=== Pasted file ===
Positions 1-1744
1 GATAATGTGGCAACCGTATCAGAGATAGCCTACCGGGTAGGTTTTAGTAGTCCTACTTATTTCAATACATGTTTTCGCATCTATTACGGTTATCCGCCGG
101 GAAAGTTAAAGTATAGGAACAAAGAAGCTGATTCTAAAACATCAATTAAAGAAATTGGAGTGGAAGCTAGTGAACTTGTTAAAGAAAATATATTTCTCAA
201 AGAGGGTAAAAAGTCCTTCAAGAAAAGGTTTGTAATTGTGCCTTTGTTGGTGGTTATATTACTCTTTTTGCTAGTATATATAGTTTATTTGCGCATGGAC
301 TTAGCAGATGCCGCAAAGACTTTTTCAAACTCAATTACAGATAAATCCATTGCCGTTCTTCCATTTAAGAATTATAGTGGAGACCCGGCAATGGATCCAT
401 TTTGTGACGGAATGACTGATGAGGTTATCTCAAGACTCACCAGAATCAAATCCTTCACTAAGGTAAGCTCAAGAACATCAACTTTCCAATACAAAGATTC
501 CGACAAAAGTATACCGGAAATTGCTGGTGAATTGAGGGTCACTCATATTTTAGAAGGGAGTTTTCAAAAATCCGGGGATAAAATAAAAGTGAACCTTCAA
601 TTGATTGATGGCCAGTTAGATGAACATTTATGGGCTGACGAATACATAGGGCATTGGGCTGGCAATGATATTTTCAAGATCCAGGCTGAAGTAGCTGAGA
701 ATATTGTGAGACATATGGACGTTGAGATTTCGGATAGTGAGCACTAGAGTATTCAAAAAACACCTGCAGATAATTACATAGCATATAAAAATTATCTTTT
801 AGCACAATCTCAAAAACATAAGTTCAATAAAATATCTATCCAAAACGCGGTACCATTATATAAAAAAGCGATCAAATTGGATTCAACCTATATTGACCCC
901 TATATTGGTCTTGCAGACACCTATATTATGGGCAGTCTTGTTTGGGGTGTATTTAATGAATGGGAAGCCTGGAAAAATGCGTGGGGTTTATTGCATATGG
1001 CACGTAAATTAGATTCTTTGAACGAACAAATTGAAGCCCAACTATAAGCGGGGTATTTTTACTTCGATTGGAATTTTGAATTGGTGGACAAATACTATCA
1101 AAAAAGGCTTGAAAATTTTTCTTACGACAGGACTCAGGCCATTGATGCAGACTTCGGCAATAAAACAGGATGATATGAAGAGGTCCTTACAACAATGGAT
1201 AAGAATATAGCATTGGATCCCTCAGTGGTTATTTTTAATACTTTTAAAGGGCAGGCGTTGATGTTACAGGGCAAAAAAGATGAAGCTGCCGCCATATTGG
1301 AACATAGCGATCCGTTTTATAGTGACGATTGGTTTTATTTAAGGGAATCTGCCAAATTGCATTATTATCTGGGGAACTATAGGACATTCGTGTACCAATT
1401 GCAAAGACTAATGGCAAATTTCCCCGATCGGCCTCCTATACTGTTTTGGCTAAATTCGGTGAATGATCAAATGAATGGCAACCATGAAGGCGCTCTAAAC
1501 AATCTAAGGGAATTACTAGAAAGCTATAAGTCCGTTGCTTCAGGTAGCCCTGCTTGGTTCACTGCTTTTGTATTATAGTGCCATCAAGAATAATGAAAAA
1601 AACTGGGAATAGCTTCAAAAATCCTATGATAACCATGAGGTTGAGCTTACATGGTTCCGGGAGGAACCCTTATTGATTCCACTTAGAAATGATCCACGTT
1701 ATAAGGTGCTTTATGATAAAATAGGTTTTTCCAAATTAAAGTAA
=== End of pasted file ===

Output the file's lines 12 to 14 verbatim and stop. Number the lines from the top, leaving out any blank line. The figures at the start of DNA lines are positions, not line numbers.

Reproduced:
1001 CACGTAAATTAGATTCTTTGAACGAACAAATTGAAGCCCAACTATAAGCGGGGTATTTTTACTTCGATTGGAATTTTGAATTGGTGGACAAATACTATCA
1101 AAAAAGGCTTGAAAATTTTTCTTACGACAGGACTCAGGCCATTGATGCAGACTTCGGCAATAAAACAGGATGATATGAAGAGGTCCTTACAACAATGGAT
1201 AAGAATATAGCATTGGATCCCTCAGTGGTTATTTTTAATACTTTTAAAGGGCAGGCGTTGATGTTACAGGGCAAAAAAGATGAAGCTGCCGCCATATTGG